Tuesday, 14 August 2012

The Falling Machine, Andrew P. Mayer [books]

The cover of The Falling Machine by Andrew P Mayer
MOAR STEAMPUNK, I'm afraid. I've had more time to read for myself recently, and this is part of a backlog of steamy books I've acquired. I've mentioned that I review for SFX. Every so often they have an office clear-out, and the reviewers get the chance to take home some of the surplus books*. I won't bore you with details, but what it's boiled down to is a nice pile of steampunk novels that I haven't got round to until now.

Mr Robot did start reading this one, and told me that he "Put it down in disgust after 30 pages". I disagree with him, I enjoyed it, but it did strike me as a book more for females than males, and one that you could easily give to a 12-year-old just getting into steampunk. That it's suitable for younger readers isn't a criticism as such; some of the best fantasy/horror/SF books I've read this year have been aimed at young adults, possibly because the writers have had to concentrate on things like character and plot rather than sex and violence.

Steampunk is naturally quite pulpy, usually falling somewhere between Jules Verne, Edgar Wallace and Raymond Chandler. The more of it I read, the more I feel that the British-set SP tends to favour the lone adventurer, the man (usually) of action, whereas the US-set stuff often has a superhero slant. An Avenger, rather than a Alan Quatermain. What I liked about The Falling Machine was that the superheroes, The Paragons, already existed, and were getting older, losing their edge. Sarah Stanton, teenaged daughter of The Industrialist, sees her friend Dennis Darby, leader of the Paragons, get killed. As most of the Paragons each follow their own agendas, she and Darby's finest creation, Tom the Automaton, plus ageing English Paragon The Sleuth, try to find out who is the traitor within the group, the person who got Darby killed.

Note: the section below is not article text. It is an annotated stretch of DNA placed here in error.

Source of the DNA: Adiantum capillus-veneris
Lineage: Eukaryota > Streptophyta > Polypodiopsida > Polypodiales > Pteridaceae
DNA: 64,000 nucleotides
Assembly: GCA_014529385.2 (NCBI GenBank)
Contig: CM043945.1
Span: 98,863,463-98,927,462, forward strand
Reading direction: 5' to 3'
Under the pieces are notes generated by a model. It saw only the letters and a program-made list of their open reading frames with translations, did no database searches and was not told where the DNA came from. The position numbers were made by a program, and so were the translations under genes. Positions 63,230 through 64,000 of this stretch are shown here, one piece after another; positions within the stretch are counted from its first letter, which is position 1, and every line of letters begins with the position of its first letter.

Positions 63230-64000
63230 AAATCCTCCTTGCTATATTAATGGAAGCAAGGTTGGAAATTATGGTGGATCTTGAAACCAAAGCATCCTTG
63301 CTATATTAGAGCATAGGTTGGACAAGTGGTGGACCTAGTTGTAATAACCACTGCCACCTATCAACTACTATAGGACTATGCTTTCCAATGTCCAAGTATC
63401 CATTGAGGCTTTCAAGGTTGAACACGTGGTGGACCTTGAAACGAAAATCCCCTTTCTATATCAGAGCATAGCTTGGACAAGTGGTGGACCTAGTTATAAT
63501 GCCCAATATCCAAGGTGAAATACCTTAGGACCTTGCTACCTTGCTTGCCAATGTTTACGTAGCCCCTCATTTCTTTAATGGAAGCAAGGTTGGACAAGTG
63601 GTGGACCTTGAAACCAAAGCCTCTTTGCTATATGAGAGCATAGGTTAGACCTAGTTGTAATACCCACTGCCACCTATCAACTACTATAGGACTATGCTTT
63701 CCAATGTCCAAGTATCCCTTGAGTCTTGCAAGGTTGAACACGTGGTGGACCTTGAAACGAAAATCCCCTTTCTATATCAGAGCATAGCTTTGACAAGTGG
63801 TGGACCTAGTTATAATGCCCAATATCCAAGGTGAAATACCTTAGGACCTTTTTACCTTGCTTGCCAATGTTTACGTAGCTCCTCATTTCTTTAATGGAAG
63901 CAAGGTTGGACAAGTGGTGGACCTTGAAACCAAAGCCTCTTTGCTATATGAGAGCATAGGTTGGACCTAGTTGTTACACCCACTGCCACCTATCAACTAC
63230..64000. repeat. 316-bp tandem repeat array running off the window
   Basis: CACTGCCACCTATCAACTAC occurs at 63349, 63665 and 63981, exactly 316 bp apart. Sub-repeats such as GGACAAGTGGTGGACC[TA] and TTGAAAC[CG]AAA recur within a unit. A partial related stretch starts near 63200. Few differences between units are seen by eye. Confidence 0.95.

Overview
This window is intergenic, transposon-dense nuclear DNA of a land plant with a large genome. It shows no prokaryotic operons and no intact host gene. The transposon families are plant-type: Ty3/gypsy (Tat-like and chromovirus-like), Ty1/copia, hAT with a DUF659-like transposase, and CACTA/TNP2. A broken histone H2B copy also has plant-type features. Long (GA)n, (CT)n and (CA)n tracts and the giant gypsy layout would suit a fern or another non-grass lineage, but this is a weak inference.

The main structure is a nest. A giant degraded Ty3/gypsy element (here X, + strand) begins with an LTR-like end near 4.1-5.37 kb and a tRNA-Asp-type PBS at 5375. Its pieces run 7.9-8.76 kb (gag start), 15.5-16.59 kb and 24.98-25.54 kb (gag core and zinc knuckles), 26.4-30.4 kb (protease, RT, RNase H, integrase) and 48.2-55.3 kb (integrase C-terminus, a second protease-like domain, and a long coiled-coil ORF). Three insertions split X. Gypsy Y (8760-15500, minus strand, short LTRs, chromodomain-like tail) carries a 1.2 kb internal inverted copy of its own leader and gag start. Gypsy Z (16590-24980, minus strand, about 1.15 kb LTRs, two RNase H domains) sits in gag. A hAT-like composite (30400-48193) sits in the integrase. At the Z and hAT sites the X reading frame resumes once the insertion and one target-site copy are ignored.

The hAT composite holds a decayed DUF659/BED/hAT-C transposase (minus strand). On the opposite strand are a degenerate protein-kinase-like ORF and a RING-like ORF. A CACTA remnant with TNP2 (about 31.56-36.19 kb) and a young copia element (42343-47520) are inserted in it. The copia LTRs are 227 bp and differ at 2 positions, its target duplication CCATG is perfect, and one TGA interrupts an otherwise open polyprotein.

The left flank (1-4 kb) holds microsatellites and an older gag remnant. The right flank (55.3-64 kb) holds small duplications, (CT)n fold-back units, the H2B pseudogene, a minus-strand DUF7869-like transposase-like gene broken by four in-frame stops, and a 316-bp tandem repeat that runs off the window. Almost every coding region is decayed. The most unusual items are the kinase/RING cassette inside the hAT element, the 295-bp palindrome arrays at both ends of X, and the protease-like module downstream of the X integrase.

I really liked Sarah as a heroine. On a purely shallow level, it's nice to read a heroine thinking about how cumbersome her corsets and bustle are, and to see one getting plenty of scrapes and bruises. She's credible. She's an appealing character, without being written up as the usual cleavage-heaving kickboxing sexpot. (I am bored of those, frankly.) Her father may be The Industrialist, steaming top hat and all, but he's also a Victorian dad, leading to plenty of arguments. The Paragons have a wonderful headquarters, but within it they are people, still prey to rivalries and conflict.

My main criticism of the book is that it ends on too large a cliffhanger. It's written to be the first volume in the Society of Steam trilogy. However, it's one thing to leave loose ends for the next volume, but in the case the story was simply incomplete. It didn't have an ending, more a convenient stopping point between chapters, and that was annoying.

I don't know if I'd recommend this to adults, but I may well end up buying another copy to send to my elder goddaughter, because Sarah is a great heroine for teenaged girls to read about.

Visit The Society of Steam website.

*I won't duplicate reviews I've done professionally on this blog, but SFX do put up some of my reviews on their blog. I reviewed The Iron Wyrm Affair by Lilith Saintcrow recently for them.

1 comment :

  1. I agree that Teenage fiction is often incredibly satisfying to read- all the complexity of 'young adulthood', a high enough reading age to make the language clever... but without elements of 'adult' novels being used as a lazy crutch (sex and violence have their place... but are often used to fill gaps, especially in genre fiction).

    ReplyDelete